South by Southeast late 2018 - early 2019 travel blog

land here

enjoying the view

loading the zodiac

emergency supplies


We have been thinking about coming to Antarctica for a long time. What stopped us was the expense. Why were some tours outrageously expensive and others ridiculously expensive? What did you get for the money? Should we just sail past on a regular cruise ship and claim to have been to Antartica? Should we take a small ship, because it might allow us to spend more time ashore since no more than 100 can be on shore at any one time? It was hard to judge from afar. Would our relatively cheap one mean that we were missing out on something? According to our guide, the experience we have gotten last week is exactly the same as the one that others doing the pricier tours have done. He has worked them all with over forty visits to the continent and knows what he is talking about. The community of guides and naturalists that enjoy working in Antartica and have the required expertise is small. They all know each other and share ideas and experiences. He’s heard all the stories and experienced a few himself.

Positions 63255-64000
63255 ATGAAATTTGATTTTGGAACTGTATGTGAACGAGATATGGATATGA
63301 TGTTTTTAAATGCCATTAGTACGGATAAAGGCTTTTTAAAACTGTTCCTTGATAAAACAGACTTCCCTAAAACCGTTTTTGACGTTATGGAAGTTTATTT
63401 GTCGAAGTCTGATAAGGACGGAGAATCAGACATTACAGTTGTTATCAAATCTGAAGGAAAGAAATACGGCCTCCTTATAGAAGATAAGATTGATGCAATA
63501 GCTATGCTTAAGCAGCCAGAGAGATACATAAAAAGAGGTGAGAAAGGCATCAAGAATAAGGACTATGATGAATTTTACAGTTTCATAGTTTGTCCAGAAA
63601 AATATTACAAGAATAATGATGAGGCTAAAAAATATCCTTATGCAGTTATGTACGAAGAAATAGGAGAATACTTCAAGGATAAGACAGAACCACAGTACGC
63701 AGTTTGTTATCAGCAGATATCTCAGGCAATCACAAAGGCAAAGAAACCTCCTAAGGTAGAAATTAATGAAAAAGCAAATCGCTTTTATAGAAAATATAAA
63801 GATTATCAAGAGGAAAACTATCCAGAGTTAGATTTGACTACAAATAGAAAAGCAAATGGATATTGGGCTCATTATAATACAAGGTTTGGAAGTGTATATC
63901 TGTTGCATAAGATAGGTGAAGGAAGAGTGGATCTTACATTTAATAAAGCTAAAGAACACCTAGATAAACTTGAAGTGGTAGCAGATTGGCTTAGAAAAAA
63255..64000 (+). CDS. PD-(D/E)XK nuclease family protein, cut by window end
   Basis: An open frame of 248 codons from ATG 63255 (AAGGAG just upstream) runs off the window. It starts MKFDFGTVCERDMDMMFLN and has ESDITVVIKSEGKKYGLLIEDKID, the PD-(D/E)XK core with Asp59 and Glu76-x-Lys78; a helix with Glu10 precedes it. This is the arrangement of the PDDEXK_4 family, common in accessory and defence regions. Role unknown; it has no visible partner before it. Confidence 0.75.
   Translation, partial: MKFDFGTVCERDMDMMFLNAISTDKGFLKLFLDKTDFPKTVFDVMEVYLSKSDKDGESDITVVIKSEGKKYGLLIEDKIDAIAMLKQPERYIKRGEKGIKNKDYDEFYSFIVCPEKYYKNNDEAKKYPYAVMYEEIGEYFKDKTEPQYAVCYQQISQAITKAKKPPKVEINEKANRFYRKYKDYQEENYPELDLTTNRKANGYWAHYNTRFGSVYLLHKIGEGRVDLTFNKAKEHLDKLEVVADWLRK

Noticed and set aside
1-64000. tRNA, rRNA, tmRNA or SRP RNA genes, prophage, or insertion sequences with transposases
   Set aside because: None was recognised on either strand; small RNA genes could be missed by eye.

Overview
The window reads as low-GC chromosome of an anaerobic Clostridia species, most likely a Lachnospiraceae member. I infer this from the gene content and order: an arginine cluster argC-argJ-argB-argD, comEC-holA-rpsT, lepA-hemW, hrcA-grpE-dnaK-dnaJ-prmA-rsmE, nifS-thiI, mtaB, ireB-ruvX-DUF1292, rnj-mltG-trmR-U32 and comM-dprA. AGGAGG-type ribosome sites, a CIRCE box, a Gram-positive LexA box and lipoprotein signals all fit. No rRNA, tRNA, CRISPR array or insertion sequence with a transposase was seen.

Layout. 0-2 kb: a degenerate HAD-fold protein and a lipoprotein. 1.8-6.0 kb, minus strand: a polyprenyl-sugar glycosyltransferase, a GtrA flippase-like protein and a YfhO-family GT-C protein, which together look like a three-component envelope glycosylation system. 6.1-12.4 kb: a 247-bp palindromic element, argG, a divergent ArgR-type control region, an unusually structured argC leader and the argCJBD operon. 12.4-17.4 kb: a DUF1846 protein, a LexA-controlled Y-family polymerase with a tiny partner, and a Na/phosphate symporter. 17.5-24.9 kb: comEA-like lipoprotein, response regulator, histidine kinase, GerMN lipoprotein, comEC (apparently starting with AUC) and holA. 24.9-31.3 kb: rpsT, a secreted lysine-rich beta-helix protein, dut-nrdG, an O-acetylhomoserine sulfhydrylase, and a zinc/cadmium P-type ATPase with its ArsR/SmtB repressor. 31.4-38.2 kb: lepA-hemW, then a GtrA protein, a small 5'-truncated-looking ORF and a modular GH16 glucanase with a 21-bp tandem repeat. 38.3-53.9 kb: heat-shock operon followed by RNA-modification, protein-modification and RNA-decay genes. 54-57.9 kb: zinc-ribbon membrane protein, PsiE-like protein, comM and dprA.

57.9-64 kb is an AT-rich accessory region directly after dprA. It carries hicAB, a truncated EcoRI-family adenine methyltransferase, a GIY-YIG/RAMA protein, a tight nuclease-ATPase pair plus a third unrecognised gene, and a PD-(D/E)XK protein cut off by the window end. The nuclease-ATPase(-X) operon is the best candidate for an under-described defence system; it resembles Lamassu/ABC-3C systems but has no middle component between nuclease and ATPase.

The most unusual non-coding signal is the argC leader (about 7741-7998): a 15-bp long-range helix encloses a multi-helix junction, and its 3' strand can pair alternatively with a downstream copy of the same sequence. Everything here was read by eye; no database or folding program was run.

Our ship the Midnatsol began as a Norwegian ferry, part of the famous Hurtigruten line that unites all the towns on islands all long the Norwegian coast with the mainland. It was built to be in cold weather, a point in its favor. We even have heated bathroom floors. We love to tour with Overseas Adventure Travel and were on their smaller ship in the Mediterranean last fall. When it had trouble getting away from the dock due to high winds, we were glad we had not chosen to go to Antartica with them on that ship. The bottom deck on the Midnatsol housed the cheaper cabins (which we booked) and cars as a ferry. We were pleased to be upgraded two decks and discovered that the car ferry area had been converted to a staging area for the zodiaks, kayaks, snow shoes, boots, etc. Smaller ships have smaller zodiacs so transport and shuttle times are about the same as ours, although they could get close. Being on the Midnatsol sometimes make us feel as if we are in Norway. The kroner is the currency in use on the ship. The food served feels very Nordic; there hasn't been a meal (breakfast, lunch or dinner) that hasn't included salmon. I've never seen caviar on the breakfast buffet, but there are two kinds available every morning.

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